Shaquita Ogletree

On Thursday, March 13, America Forward and its network partners, National Association for the Education of Young Children (NAEYC), Save the Children Action Network, and the Annie E. Casey Foundation, hosted an event that explored early childhood education and the importance of the first five years in a child’s life.

Ranking Member of the Labor-HHS-Education Appropriations Subcommittee Congressman Tom Cole (R-OK) discussed why Congress must come together to advance critical early childhood policies to benefit both young children and their families. He stated that the Labor HHS Appropriations Committee are all wanting to do the “right and smart thing.” He told the group not to let all the yelling over the President’s budget and negotiations distract the bipartisan issues that have been a focus of Labor-HHS-Education Subcommittee.

The purpose of the briefing was to speak about why investing in early childhood, including children, young parents and early childhood educators can confront our country’s most pressing problems and ensure our nation is brighter, stronger, and more competitive.

Part of the briefing featured a film, No Small Matter, which confronts America’s most pressing problems with an unlikely but powerful weapon: babies and young children. From home to child care to preschool, high-quality early care and education has far-reaching impacts, and groundbreaking science to back it up. With a healthy dose of humor and surprising edge, No Small Matter reveals the tragic cost of getting it wrong, and the huge payoff – for our kids, families, and our country – of getting it right.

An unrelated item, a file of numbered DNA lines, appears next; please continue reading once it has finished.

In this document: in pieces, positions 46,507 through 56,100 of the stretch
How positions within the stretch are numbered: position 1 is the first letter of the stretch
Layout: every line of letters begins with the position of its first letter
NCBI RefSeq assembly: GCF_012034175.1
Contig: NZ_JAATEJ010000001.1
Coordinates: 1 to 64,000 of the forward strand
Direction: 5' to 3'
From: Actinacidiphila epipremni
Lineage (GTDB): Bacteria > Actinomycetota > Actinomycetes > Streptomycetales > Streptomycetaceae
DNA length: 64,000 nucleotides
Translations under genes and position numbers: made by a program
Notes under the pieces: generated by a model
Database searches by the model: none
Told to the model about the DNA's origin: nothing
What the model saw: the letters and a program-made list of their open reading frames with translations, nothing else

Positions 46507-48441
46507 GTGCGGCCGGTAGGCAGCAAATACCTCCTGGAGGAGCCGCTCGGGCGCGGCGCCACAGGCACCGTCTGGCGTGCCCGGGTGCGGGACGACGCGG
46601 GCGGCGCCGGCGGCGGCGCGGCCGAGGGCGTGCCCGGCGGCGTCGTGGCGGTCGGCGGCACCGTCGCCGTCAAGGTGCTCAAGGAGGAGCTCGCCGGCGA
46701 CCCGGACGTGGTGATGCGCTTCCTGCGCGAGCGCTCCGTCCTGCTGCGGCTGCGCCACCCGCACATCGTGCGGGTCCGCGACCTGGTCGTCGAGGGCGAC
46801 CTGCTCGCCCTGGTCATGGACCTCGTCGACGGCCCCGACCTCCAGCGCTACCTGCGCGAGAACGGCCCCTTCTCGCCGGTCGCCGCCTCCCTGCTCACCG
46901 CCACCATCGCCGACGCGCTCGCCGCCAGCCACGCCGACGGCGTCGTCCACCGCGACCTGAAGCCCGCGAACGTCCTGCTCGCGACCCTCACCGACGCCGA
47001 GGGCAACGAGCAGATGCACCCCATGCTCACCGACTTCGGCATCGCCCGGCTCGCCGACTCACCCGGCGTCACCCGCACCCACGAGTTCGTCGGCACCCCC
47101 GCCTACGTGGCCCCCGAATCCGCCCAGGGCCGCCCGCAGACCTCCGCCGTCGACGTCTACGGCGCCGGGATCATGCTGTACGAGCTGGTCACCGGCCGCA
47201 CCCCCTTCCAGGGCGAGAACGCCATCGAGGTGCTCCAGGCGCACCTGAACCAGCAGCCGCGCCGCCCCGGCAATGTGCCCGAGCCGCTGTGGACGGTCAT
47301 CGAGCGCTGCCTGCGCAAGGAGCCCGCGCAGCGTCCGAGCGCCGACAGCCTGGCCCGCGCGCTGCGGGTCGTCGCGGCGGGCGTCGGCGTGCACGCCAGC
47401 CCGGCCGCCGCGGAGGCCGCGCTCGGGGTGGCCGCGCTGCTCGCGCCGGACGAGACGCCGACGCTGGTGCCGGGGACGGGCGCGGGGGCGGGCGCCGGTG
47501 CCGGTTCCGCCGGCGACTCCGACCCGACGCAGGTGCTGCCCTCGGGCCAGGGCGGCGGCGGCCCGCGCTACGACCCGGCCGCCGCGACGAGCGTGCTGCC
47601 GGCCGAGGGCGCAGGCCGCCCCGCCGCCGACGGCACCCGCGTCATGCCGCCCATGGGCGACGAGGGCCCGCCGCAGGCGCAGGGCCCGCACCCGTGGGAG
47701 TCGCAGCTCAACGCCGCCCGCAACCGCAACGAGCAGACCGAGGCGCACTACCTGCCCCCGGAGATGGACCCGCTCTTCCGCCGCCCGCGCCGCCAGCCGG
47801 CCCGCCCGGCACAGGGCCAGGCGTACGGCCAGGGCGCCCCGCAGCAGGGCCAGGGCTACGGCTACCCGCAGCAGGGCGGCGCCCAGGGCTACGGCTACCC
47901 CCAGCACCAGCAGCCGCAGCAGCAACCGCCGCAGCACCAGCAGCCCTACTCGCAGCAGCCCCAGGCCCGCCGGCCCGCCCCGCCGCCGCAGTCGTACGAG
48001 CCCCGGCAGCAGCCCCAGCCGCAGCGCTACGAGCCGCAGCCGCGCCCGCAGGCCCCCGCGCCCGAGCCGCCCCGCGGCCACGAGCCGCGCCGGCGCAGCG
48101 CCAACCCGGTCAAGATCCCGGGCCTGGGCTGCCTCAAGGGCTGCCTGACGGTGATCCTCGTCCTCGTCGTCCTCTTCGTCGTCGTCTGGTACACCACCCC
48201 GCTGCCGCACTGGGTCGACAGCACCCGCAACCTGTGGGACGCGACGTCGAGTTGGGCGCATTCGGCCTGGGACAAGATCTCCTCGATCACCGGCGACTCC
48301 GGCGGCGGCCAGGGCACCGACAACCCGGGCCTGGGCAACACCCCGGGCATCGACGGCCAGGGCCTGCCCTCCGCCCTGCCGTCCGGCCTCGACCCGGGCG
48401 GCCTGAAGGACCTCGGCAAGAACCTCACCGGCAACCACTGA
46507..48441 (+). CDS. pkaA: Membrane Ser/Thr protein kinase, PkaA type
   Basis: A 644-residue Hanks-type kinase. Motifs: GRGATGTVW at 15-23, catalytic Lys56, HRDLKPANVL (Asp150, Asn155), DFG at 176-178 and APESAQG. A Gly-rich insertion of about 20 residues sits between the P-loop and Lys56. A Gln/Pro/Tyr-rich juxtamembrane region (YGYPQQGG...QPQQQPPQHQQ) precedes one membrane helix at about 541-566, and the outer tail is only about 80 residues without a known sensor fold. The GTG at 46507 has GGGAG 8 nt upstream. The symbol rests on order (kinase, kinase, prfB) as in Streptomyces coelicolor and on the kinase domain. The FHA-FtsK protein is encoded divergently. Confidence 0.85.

The panel of early childhood experts included Judith Jerald, Save the Children, Deborah Phillips, Georgetown University, Rosa Maria Castañeda, Annie E. Casey, and Maria-Isabel Ballivian, ACCA Child Development Center. Phillips discussed how science development had shifted the debate in need to invest in early childhood education. Ballivian explained how, as a provider, she has seen the need to invest more into early childhood particularly into the workforce. In Arlington, Virginia the average early childhood education teacher makes $12.71, and the living wage in the county is $31.40. There is a need to invest in workforce development, early education and childhood support, and quality improvement stated Jerald.

The historic increases in the Child Care and Development Block Grant (CCDBG) of $2.3 billion (FY 2018 and FY 2019) assisted with decreasing the child care waiting list however more investment is needed. Only a fraction of eligible children can access services, and many families live in child care deserts where there are three or more children for one available slot. The CCDBG funding increase for the fiscal year 2020 is a priority of America Forward and its partners.

To get more information on the film No Small Matter to your organization, visit www.nosmallmatter.com.

About the Author:

John Sciamanna is CWLA's Vice President of Public Policy.

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